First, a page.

Turns out the largest sea creatures are most likely to go extinct, according to research published today in Science.
The research, led by Stanford’s Jonathan Payne, compared modern marine vertebrates and mollusks to their ancestors in the fossil record, all the way up to the last mass extinction 66 million years ago. Today, unlike in any previous time studied, a 10 percent increase in body size means a 13 percent increase in extinction risk.
This differs from a run-of-the-mill mass extinction, when your likelihood of dying off has a lot more to do with, say, where you live in the ocean or where you fall on the evolutionary tree.
And the biggest-is-not-best pattern has human fingerprints all over it — just think of the mastodon and moa.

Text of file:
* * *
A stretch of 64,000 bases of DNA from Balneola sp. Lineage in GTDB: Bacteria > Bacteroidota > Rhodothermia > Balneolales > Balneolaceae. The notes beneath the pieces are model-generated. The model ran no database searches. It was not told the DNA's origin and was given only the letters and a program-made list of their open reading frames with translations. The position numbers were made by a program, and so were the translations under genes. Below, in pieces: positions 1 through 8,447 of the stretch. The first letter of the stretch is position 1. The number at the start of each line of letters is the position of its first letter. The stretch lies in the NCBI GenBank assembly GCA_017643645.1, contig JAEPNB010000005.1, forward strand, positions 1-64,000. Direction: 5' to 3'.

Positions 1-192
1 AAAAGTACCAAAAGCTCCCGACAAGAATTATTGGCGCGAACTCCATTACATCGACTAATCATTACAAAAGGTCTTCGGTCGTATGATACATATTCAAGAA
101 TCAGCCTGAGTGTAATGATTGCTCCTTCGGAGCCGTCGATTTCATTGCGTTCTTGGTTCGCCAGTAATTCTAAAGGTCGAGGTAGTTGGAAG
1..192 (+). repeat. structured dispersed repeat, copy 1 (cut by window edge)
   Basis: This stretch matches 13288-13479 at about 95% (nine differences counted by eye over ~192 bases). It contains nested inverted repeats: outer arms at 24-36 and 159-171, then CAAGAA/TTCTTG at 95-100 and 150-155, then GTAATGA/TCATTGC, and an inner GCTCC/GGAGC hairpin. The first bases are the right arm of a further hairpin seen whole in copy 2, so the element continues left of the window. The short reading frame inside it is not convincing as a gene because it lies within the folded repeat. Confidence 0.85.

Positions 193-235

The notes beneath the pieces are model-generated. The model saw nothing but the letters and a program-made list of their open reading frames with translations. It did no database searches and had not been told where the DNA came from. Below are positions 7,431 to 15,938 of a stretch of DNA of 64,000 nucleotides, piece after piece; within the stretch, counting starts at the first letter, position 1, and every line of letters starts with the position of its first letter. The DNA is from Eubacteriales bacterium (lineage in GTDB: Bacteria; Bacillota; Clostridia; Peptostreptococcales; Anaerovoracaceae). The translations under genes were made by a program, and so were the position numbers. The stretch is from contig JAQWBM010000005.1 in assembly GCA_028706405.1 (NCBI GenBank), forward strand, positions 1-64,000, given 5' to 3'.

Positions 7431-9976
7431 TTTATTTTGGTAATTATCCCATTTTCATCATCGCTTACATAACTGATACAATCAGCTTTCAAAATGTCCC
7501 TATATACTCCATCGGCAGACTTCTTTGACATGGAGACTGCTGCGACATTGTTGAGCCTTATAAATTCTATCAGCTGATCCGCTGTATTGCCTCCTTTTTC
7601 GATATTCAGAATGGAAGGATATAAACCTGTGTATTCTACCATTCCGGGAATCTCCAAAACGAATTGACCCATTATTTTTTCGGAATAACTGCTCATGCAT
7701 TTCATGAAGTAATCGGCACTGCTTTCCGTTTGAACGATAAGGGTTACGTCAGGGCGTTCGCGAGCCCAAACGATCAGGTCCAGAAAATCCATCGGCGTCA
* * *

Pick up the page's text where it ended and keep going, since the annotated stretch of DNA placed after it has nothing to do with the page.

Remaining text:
“Humans, with our technology, have made ourselves into predators that can go after very large animals,” says Payne. But there’s an upside. Unlike the huge environmental changes that spurred mass extinctions in the past (and perhaps the near future), human activity has been known to do a quick 180.
After all, the oceans have seen very little extinction in the Anthropocene. “We still have a huge opportunity to save almost everything,” Payne says.